Monday, December 7, 2015

Any Known Blood by Lawrence Hill

Any Known Blood was my second read of the year. The story begins in Canada, where speech writer Langston Cane V pulls a hilarious stunt with the Prime Minister’s speech. It leads to the Prime Minister, and subsequently Langston, being “fired with cause.” After viewing the incident as a chance to start anew, he sets out to reconstruct the lives of his ancestors, particularly the four generations of Cane men that preceded him.

This is an intricate story that delves into the lives of the Canes’ paths to manhood beginning with Langston’s great-great-grandfather’s new start in Canada after his escape from slavery, though he never could call it home. He eventually returned to the US to participate in the raid on Harpers Ferry. Each of the five Cane men’s stories are told and it is Lawrence Hill doing what he does beautifully - historical fiction.

The story weaves in the Civil Rights struggle in Canada. Until reading about Langston the third’s encounters with the Ku Klux Klan in Ontario, I was clueless about the issues there that were similar to those in America’s Deep South. One of the Canes makes a home in Baltimore, where violence was as present then as it is today. Part of the novel is set in Washington, DC, where colorism played a major role in the African American community at one time, even contributing to who a person could marry.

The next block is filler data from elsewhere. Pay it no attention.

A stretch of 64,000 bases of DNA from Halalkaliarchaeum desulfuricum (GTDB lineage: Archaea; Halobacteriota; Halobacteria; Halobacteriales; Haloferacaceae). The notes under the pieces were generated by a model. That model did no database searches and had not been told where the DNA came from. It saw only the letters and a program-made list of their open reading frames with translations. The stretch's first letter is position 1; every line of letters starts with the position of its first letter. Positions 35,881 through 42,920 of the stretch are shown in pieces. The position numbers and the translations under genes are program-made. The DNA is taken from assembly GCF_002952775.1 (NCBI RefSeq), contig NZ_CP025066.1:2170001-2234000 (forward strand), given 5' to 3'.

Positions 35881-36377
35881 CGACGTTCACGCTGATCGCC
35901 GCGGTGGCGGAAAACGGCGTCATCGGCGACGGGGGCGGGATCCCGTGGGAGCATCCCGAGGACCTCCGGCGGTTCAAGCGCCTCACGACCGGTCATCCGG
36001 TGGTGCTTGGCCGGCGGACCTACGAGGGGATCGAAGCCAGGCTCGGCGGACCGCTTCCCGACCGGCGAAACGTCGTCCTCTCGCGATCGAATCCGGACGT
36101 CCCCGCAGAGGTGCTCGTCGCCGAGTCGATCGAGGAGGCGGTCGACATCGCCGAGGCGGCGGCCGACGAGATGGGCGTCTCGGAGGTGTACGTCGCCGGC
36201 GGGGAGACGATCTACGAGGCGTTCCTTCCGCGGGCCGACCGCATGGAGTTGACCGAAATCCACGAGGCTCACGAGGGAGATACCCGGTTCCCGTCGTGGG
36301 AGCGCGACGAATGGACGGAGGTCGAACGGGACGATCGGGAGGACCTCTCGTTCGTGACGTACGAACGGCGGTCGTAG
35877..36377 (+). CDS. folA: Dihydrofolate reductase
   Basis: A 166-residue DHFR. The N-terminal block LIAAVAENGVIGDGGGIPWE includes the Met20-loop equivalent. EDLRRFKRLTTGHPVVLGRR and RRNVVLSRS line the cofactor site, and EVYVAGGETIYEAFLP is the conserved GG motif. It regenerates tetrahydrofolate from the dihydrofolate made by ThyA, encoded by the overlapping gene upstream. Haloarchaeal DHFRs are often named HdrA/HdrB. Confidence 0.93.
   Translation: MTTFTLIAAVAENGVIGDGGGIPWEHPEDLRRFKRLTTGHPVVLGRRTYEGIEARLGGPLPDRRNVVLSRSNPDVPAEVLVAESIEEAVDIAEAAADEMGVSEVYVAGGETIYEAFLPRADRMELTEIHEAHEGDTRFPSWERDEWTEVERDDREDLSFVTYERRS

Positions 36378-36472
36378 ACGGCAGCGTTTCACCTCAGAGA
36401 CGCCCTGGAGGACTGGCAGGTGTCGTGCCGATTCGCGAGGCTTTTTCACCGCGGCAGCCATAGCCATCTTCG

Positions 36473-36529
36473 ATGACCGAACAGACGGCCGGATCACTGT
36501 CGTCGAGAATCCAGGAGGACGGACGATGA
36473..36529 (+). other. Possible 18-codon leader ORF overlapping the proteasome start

I read Any Known Blood following The Book of Negroes/Someone Knows My Name and it led me to go ahead and pick up Hill's first novel Some Great Thing. Lawrence Hill’s fourth novel, The Illegal, will be released on January 25, 2016 and guess who has already read that too! The film rights have been acquired, so as with The Book of Negroes, The Illegal will be coming to the big screen!


Mary Okeke said...

Thanks to your review I purchase the Book of Negroes... I am yet to read it though.
Thank you!

Shannon said...

Mary, I hope The Book of Negroes makes your list of 2016 high priority reads. It was perfect.

Leslie said... this book of Hill's focuses more on the men's stories....a major distinction. Did you enjoy is as much as The Book of Negroes? Either way I am intrigued to read both.

Shannon said...

Hi there, Leslie. To be fair, I try not to compare anything to The Book of Negroes since it's made my list of best-books-ever. But I will say that someone I recommended it to said they enjoyed it just as much, if not more than the Book of Negroes. I read Hill's first three novels in reverse chronological order, so I could see that books got better with each one he published.

Leslie Reese said...

You have been nominated for a Blogger Recognition Award. Congratulations and thanks for blogging!